All together: “Automatic Mixed Precision”

(The following also demonstrates enabled, an optional convenience argument to autocast and GradScaler. If False, autocast and GradScaler‘s calls become no-ops. This allows switching between default precision and mixed precision without if/else statements.)

use_amp = True

net = make_model(in_size, out_size, num_layers)
opt = torch.optim.SGD(net.parameters(), lr=0.001)
scaler = torch.cuda.amp.GradScaler(enabled=use_amp)

start_timer()
for epoch in range(epochs):
    for input, target in zip(data, targets):
        with torch.autocast(device_type='cuda', dtype=torch.float16, enabled=use_amp):
            output = net(input)
            loss = loss_fn(output, target)
        scaler.scale(loss).backward()
        scaler.step(opt)
        scaler.update()
        opt.zero_grad() # set_to_none=True here can modestly improve performance
end_timer_and_print("Mixed precision:")

Inspecting/modifying gradients (e.g., clipping)

All gradients produced by scaler.scale(loss).backward() are scaled. If you wish to modify or inspect the parameters’ .grad attributes between backward() and scaler.step(optimizer), you should unscale them first using scaler.unscale_(optimizer).

for epoch in range(0): # 0 epochs, this section is for illustration only
    for input, target in zip(data, targets):
        with torch.autocast(device_type='cuda', dtype=torch.float16):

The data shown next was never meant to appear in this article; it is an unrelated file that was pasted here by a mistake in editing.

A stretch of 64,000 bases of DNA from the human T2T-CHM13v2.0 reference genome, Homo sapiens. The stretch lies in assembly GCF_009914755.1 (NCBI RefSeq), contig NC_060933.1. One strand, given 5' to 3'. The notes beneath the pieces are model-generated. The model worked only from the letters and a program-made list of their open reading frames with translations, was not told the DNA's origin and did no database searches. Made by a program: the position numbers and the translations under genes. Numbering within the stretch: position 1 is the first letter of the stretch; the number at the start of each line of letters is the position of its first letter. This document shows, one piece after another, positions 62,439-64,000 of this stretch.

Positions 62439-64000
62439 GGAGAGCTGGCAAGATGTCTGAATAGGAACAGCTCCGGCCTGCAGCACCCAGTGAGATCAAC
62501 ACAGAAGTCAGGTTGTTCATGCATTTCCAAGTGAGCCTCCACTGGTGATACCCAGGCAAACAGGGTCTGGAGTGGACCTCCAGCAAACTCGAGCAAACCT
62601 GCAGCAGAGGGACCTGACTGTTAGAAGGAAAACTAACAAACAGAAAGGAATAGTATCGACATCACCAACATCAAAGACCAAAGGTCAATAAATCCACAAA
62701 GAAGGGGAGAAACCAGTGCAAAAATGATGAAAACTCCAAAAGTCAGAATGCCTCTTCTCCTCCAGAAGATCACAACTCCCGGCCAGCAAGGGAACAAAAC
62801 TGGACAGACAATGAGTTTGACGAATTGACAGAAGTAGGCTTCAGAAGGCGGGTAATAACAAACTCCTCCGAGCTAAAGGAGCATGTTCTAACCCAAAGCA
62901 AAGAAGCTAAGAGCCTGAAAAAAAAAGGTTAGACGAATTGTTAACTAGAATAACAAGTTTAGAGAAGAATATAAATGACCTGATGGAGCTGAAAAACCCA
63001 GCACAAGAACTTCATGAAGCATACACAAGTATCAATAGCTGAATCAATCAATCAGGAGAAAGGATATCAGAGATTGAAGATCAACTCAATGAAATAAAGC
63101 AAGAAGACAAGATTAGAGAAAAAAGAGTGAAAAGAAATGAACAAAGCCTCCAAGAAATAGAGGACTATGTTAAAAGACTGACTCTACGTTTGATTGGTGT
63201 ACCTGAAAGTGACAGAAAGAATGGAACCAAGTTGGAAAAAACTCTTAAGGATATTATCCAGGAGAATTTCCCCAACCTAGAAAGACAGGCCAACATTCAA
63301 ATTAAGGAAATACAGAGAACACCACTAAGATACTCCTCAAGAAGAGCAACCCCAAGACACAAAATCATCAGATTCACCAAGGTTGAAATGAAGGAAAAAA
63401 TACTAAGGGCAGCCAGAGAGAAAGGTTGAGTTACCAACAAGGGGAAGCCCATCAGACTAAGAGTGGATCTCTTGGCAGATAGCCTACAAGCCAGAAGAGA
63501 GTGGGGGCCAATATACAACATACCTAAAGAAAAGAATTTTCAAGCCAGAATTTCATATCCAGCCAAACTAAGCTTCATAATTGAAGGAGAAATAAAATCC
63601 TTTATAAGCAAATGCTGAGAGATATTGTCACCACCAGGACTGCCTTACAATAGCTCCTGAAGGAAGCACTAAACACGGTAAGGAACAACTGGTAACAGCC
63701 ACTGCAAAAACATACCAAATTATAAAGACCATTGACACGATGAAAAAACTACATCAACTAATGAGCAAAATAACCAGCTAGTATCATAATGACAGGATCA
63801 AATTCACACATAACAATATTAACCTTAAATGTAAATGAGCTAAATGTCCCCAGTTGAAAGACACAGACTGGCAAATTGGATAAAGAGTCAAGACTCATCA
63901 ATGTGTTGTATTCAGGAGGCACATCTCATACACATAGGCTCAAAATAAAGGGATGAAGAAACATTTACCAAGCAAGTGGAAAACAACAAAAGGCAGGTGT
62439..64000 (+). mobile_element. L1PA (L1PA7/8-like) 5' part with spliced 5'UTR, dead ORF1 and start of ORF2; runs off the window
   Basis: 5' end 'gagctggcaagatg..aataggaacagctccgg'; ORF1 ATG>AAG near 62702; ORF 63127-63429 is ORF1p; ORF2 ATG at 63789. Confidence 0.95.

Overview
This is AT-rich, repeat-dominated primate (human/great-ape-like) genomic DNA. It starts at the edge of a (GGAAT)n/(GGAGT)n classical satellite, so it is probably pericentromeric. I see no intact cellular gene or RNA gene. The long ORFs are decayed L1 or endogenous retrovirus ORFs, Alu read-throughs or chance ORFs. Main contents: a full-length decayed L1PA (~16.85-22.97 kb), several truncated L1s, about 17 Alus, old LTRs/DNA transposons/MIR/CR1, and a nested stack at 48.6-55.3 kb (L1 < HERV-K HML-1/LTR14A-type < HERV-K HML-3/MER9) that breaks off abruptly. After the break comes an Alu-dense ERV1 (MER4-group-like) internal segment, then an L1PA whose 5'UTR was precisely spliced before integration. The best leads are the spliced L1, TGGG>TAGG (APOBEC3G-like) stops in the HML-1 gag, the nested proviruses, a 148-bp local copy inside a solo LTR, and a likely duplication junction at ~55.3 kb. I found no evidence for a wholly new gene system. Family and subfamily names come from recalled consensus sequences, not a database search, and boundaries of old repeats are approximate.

output = net(input)
            loss = loss_fn(output, target)
        scaler.scale(loss).backward()

        # Unscales the gradients of optimizer's assigned params in-place
        scaler.unscale_(opt)

        # Since the gradients of optimizer's assigned params are now unscaled, clips as usual.
        # You may use the same value for max_norm here as you would without gradient scaling.
        torch.nn.utils.clip_grad_norm_(net.parameters(), max_norm=0.1)

        scaler.step(opt)
        scaler.update()
        opt.zero_grad() # set_to_none=True here can modestly improve performance

Saving/Resuming

To save/resume Amp-enabled runs with bitwise accuracy, use scaler.state_dict and scaler.load_state_dict.

When saving, save the scaler state dict alongside the usual model and optimizer state dicts. Do this either at the beginning of an iteration before any forward passes, or at the end of an iteration after scaler.update().

checkpoint = {"model": net.state_dict(),
              "optimizer": opt.state_dict(),
              "scaler": scaler.state_dict()}
# Write checkpoint as desired, e.g.,
# torch.save(checkpoint, "filename")

When resuming, load the scaler state dict alongside the model and optimizer state dicts.

# Read checkpoint as desired, e.g.,
# dev = torch.cuda.current_device()
# checkpoint = torch.load("filename",
#                         map_location = lambda storage, loc: storage.cuda(dev))
net.load_state_dict(checkpoint["model"])
opt.load_state_dict(checkpoint["optimizer"])
scaler.load_state_dict(checkpoint["scaler"])

If a checkpoint was created from a run without Amp, and you want to resume training with Amp, load model and optimizer states from the checkpoint as usual. The checkpoint won’t contain a saved scaler state, so use a fresh instance of GradScaler.